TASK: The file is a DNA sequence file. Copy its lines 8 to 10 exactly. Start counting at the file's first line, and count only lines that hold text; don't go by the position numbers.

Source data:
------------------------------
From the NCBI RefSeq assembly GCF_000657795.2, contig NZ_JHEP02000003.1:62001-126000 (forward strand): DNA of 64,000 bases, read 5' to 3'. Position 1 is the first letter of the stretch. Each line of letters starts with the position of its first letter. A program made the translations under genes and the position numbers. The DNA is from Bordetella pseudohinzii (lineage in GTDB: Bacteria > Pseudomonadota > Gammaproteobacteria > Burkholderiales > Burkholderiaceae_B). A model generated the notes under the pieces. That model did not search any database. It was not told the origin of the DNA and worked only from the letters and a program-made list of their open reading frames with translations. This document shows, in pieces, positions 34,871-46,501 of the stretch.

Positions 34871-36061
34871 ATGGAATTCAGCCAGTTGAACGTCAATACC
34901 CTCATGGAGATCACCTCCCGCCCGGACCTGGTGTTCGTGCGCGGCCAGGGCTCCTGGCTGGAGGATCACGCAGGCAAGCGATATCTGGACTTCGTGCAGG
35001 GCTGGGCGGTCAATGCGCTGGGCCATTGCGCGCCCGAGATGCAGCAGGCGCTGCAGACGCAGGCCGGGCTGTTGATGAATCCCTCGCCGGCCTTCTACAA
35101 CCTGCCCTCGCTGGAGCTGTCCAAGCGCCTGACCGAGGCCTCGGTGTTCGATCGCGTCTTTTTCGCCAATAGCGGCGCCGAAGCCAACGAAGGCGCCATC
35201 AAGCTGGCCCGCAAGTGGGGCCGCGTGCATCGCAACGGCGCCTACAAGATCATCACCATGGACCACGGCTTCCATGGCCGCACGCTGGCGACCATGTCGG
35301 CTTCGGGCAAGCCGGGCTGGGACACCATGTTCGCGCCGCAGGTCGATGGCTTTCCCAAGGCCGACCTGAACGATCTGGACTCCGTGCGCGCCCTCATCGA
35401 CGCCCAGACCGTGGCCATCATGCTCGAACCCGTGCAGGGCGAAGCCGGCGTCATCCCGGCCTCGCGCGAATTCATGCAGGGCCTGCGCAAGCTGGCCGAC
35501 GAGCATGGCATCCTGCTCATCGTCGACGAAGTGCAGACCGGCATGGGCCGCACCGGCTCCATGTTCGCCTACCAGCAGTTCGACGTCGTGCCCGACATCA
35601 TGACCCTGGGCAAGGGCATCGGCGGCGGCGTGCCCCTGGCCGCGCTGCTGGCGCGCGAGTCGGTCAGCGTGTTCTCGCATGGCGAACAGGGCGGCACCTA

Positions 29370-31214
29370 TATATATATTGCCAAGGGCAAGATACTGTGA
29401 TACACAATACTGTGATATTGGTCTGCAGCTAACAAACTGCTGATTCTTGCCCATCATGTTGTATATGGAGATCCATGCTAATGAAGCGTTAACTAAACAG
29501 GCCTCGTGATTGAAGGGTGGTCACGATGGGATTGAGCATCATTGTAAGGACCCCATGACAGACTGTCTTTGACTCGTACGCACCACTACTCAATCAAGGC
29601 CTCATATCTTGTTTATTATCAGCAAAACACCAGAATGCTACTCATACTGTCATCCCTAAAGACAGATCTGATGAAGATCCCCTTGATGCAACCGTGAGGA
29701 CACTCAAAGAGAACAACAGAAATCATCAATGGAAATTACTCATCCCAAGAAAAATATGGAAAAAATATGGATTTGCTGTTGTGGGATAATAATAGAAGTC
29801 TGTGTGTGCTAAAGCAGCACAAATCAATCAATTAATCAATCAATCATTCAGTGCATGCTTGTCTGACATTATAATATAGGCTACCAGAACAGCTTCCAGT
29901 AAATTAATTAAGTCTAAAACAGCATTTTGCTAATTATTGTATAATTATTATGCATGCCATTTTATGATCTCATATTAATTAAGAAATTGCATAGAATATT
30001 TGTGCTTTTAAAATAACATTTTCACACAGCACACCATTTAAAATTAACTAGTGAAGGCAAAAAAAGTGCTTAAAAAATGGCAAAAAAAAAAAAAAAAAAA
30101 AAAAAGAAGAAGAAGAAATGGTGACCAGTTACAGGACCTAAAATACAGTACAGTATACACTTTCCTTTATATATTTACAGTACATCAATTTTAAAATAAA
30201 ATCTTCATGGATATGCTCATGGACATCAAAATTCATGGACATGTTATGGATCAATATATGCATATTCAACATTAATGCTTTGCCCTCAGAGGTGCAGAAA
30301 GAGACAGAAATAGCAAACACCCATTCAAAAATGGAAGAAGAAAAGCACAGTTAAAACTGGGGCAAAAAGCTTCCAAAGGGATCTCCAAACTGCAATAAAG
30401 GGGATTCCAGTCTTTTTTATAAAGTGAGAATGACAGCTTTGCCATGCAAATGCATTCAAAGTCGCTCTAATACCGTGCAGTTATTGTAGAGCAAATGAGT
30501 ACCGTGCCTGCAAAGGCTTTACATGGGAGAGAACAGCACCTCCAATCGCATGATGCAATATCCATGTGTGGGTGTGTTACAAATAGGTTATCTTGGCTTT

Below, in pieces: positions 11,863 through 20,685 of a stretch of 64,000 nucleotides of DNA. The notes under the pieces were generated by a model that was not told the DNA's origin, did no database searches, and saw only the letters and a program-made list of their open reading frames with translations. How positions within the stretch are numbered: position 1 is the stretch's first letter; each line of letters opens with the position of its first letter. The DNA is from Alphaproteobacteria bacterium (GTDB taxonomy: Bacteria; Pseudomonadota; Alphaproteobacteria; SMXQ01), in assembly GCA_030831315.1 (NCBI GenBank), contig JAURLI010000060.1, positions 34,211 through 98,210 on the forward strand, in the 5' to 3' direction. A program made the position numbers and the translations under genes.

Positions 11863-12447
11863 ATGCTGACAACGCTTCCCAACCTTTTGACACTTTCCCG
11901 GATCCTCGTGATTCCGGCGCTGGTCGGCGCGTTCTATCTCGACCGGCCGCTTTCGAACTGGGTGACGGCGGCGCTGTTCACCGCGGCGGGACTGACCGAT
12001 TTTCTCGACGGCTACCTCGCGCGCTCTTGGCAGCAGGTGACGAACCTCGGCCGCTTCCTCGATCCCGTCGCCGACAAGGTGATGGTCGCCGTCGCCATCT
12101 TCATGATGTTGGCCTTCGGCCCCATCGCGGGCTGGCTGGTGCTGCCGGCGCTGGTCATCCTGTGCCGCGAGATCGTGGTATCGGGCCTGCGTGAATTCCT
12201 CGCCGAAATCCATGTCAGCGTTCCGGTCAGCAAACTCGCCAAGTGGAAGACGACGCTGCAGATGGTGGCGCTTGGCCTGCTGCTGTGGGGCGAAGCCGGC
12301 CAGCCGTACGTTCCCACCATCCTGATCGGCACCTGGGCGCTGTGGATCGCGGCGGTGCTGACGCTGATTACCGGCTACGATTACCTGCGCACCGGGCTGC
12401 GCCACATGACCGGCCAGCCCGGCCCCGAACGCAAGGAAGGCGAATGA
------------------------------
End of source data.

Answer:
35301 CTTCGGGCAAGCCGGGCTGGGACACCATGTTCGCGCCGCAGGTCGATGGCTTTCCCAAGGCCGACCTGAACGATCTGGACTCCGTGCGCGCCCTCATCGA
35401 CGCCCAGACCGTGGCCATCATGCTCGAACCCGTGCAGGGCGAAGCCGGCGTCATCCCGGCCTCGCGCGAATTCATGCAGGGCCTGCGCAAGCTGGCCGAC
35501 GAGCATGGCATCCTGCTCATCGTCGACGAAGTGCAGACCGGCATGGGCCGCACCGGCTCCATGTTCGCCTACCAGCAGTTCGACGTCGTGCCCGACATCA